Taco Bell, Checkers & Rallys, bartaco Share the Stories Behind Their Award-Winning Technology Transformations
Leaders from bartaco, Checkers & Rally’s and Taco Bell took to the stage at MURTEC Executive Summit on Friday, November 4, to talk about their technology transformations and lessons learned.
Sponsored by Fortinet, the 2022 MURTEC Breakthrough Awards were presented November 4 during the MURTEC Executive Summit, taking place at the Meritage Resort and Spa in Napa, California.
Vadim Parizher, Vice President, Engineering and Analytics for Taco Bell, teamed up with franchisee Border Foods on the futuristic Taco Defy concept that features a connected kitchen on top of four drive-thru lanes. Parisher’s team had been working on the connected architecture that powers the Taco Bell Defy concept.
“We had an idea from the beginning that the omnichannel experience needs to be all connected,” Parizher explained.
From kiosks in the dining room to delivery aggregators to the potential of social ordering, “There are a lot of different channels that are moving orders into the restaurant,” Parizher said. “To synchronize all that, you really need to create an architecture that allows you to move orders kind of like a manufacturing plant.” And so that's something that we already had, and then it becomes almost your building blocks and you assemble a specific solution, almost like you assemble Legos.”
Checkers and Rally's also rolled out a big transformation in their brands' drive-thrus and in its back of house. “We were always looking to figure out how we can optimize and the drive-thru experience more efficient,” said Jonathan Jonathan Tryzbiak, VP, IT, CheckersVP, IT, Checker's.
One of the aims was to improve the cashier’s experience, one of the most difficult jobs in QSRs, he said. Using voice AI tech in the drive-thru, “We've automated that repetitive piece where orders can just kind of come in, be processed, come into the point of sale, no different than another channel. And it works extremely well,” he said, adding that, “I was somewhat skeptical when we first started going, but it's been fantastic.”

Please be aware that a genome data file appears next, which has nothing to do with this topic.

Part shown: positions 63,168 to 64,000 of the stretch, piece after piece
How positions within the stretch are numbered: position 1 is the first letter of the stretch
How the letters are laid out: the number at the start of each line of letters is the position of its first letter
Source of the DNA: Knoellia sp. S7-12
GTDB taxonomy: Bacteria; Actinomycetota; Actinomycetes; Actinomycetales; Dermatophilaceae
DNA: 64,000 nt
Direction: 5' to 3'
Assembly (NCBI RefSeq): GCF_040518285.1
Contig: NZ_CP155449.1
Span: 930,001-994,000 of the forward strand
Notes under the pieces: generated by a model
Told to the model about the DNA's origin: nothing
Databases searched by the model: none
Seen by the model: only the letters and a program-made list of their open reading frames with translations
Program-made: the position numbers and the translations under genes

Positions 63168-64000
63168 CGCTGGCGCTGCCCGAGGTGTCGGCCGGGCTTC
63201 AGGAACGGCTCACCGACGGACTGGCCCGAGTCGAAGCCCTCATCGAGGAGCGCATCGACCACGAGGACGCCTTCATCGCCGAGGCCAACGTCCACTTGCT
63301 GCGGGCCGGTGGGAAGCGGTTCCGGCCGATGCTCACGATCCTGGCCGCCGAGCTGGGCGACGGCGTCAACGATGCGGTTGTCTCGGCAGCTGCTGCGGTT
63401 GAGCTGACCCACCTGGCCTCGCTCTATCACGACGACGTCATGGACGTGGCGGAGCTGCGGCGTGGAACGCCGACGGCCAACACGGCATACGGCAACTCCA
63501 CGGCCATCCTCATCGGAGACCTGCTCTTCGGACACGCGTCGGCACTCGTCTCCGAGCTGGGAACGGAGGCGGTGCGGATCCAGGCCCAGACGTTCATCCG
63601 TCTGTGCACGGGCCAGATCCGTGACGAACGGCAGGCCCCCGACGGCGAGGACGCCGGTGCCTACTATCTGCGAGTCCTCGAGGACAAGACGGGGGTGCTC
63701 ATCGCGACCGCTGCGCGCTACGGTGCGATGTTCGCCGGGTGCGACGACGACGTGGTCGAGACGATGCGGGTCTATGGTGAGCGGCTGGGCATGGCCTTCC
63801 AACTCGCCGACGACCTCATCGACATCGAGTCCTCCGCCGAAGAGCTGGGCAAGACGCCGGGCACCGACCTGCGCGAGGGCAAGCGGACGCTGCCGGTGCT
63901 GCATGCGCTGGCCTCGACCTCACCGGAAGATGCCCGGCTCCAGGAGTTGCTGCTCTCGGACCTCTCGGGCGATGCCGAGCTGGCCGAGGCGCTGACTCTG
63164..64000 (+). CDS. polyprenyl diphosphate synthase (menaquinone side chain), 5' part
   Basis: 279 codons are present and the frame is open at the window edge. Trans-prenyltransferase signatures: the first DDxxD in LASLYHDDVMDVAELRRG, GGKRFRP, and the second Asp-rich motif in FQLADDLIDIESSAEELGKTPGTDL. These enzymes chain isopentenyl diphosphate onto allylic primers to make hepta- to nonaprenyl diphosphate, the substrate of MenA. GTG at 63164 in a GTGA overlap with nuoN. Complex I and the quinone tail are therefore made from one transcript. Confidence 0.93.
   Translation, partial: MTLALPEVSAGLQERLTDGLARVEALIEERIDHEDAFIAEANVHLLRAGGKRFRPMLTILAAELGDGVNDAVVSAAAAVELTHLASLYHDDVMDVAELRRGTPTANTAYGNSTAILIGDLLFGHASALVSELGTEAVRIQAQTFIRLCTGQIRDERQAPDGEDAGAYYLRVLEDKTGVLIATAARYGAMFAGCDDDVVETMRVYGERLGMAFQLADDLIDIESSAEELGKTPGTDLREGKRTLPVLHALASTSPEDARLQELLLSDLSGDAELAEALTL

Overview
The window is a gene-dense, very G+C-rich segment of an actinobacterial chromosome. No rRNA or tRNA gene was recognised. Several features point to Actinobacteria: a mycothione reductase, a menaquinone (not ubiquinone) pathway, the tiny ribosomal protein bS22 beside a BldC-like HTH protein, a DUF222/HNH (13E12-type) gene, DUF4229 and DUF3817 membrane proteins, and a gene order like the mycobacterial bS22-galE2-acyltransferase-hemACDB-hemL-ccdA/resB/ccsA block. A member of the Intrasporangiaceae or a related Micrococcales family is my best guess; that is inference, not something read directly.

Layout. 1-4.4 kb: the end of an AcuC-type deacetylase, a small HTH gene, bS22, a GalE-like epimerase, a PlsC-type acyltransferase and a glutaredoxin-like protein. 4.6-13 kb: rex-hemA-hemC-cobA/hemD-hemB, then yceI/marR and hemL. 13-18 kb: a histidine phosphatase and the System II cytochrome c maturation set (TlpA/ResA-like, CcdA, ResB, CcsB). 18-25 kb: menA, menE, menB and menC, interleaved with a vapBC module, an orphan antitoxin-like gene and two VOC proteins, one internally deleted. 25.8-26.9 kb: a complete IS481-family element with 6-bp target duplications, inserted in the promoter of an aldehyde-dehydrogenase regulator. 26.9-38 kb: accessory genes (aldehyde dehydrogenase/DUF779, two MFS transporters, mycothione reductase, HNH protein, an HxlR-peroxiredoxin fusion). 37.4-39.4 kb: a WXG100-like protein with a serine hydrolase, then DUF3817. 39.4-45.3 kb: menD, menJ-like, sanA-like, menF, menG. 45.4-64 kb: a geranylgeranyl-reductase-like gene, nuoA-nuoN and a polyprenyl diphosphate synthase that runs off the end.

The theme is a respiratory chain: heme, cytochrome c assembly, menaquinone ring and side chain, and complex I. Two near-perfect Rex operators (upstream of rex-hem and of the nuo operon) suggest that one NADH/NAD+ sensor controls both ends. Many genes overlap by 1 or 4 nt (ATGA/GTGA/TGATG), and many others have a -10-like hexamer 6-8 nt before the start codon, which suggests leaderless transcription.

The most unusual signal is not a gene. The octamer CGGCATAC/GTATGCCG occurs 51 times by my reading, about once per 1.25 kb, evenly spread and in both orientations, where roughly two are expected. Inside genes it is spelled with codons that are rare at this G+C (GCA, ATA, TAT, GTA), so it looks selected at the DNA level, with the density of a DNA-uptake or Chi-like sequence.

The project also included a new back-of-house design and new equipment.The operations team, in a search for efficiency, studied how people work, the routes and the time spent at each station.
“They did an in-depth analysis and came up with an entirely new design that really optimized far beyond what anyone could have expected. One mile of collective steps were reduced per hour with this new kitchen design,” called Fit Kitchen, Tryzbiak explained.
“The idea of making the employee experience better, reducing wasted time, making things more efficient and ultimately I think that translates well to our customers,” he added.
A Clunky Start
bartaco CEO Scott Lawton admitted the brand's pivot to On-Demand Hospitality, a model that does not have waiters, got off to a "clunky" start.
“We had our kitchen staff, we had our management. And we came up with the idea of this QR code ordering. Other restaurants were doing QR menus. It was a PDF and kind of annoying to look through. Our customers had already been trained to order on a paper card, like a sushi card. We thought it was going to be naturally easy for them to go digital. And even though it was clunky in the beginning, we found it really resonated with the customers. They loved the fact that they could tap the phone and margaritas would show up and tap the phone and guacamole would show up,” he explained.
“We leveraged that digital ordering and we've seen so many benefits from it since then. Our check average has gone up, our table turn time has gone down,” Lawton explained.